SEA Alumni workshop participants with the facilitators Ms Lotta Adelstål (first right, front row) and Prof. Hussein Sosovele (second right, standing)
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Twenty-four alumni from ITP SEA gather in Dar es Salaam for networking day

The International Training Programme on Strategic Environmental Assessment (ITP SEA) aims to strengthen SEA capacity in countries in Africa and Asia – the alumni seminar's goal was to motivate and inspire recent programme participants.

22. Feb 2019

Networking and identifying ways forward for SEA

 

On 15 February, 24 alumni of the International Training Programme on Strategic Environmental Assessment (ITP SEA) from both public institutions and the private sector gathered for a networking day at the White Sand Hotel in Dar es Salaam. The overall objective of the alumni seminar was to strengthen connections and bring together Tanzanians who have participated in the SEA training in different cohorts over the years.

 

The event allowed alumni to undertake a broad evaluation of the ITP SEA through a guided reflection on its tangible outcomes and impacts, as well as a critical review of the process and identification of key lessons. Perhaps most importantly for the participants, the seminar aimed to promote cross-agency collaboration and learning while strengthening the national ITP SEA network in Tanzania. This was the one of 11 alumni seminars  being conducted or in the process over the following month across Asia and Africa.

 

 

Facilitator Lotta Adelstål with SEA participants Nzori Abdallah Kinero (left) and Tober Richard Tibikunda (right)

 

World-class training, put to work in the local context

 

The Swedish International Development Cooperation Agency (Sida) funds the ITP SEA. In collaboration with the University of Gothenburg and Chalmers University of Technology in Sweden, NIRAS has managed the programme over the past seven years, and 330 participants from Africa and Asia – 47 from Tanzania alone – have gone through the training. Organisations and agencies with a focus on the energy sector, including government agencies, non-governmental organisations, or private enterprises, nominate the participants. The training has clearly had an impact as SEA is now part of the curricula at the University of Dar es Salaam and the State University of Zanzibar, and SEA national guidelines and training manuals have been developed.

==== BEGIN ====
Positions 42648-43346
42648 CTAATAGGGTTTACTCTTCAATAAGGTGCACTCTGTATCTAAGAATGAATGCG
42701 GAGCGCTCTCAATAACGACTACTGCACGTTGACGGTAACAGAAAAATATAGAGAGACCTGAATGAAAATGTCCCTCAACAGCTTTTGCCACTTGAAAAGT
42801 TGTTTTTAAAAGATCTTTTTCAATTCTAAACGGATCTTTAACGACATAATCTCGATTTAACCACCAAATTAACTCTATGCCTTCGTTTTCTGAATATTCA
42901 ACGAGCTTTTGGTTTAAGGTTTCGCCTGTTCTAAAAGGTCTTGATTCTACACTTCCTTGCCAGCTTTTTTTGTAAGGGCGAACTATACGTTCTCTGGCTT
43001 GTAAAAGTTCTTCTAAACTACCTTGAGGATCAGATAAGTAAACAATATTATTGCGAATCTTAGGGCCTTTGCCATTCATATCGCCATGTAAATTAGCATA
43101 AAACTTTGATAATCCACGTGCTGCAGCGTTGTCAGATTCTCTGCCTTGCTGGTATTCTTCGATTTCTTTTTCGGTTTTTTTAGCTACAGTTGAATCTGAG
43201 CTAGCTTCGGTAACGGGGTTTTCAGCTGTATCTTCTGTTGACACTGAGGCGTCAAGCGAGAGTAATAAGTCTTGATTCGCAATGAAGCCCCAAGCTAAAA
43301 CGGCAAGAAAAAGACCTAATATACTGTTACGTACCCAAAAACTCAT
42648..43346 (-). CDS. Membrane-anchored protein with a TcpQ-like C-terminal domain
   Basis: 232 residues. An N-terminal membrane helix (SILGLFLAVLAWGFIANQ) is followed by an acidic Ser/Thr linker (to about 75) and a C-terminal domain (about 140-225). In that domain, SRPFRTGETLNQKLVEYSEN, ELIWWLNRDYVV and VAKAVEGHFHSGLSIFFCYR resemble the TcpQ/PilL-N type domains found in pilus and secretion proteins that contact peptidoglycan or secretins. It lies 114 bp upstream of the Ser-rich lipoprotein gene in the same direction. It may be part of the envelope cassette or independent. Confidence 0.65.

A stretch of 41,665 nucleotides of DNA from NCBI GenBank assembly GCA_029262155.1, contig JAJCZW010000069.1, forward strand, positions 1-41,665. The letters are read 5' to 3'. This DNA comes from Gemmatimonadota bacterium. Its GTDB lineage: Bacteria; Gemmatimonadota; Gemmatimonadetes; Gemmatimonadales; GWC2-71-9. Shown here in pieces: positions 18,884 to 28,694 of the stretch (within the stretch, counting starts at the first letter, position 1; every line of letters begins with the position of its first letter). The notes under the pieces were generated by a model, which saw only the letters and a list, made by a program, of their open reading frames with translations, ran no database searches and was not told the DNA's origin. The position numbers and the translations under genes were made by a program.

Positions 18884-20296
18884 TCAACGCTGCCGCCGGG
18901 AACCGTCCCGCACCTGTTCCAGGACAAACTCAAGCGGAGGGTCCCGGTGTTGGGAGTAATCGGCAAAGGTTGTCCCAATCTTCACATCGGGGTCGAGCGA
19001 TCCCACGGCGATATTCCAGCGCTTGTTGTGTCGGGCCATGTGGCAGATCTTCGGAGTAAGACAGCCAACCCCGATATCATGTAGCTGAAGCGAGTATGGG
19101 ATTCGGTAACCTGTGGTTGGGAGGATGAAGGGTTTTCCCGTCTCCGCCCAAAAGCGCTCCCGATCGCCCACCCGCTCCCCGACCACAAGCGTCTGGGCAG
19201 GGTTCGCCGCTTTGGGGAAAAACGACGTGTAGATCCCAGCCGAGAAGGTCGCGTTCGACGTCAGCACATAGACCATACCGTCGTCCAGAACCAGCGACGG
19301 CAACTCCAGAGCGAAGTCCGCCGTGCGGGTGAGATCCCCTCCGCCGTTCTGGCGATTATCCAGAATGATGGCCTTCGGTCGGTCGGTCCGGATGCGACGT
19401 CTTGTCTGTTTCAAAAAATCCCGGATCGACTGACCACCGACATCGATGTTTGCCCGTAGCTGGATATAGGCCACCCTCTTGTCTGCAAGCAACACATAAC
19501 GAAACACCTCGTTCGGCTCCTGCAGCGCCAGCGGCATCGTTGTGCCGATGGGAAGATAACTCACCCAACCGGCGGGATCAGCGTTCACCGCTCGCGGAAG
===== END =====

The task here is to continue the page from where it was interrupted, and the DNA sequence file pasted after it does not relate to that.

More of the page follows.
As a mentor, one of my key lessons is how important it is to hold judgements and wishful thinking, and meet participants and their organisations where they are and where they want to go, not where I think they ought to be. Sometimes steps are small, and that is all right as long as they are in the right direction.

Lotta Adelstål, Facilitator and Mentor

 

Three hundred and thirty participants over seven years

 

Participants are provided with expert mentorship, spend time sharing knowledge in Sweden, and implement a SEA “change project” within their own organisation over a 14-month period. The mentors are involved throughout the process. Two of the key programme mentors facilitated the alumni seminar.  Hussein Sosovele is a professor at the Institute of Resource Assessment (IRA) at the University of Dar es Salaam and has extensive SEA experience. He has been involved in many assessments in Tanzania, including the very first SEA in 2002. In his role at the IRA, he has been involved in more than half of the SEAs which have been carried out in Tanzania. Lotta Adelstål is a facilitator and expert in organisational development and behavioural change. Both played an important role in the seminar but more importantly have guided many ITP SEA participants successfully through the training.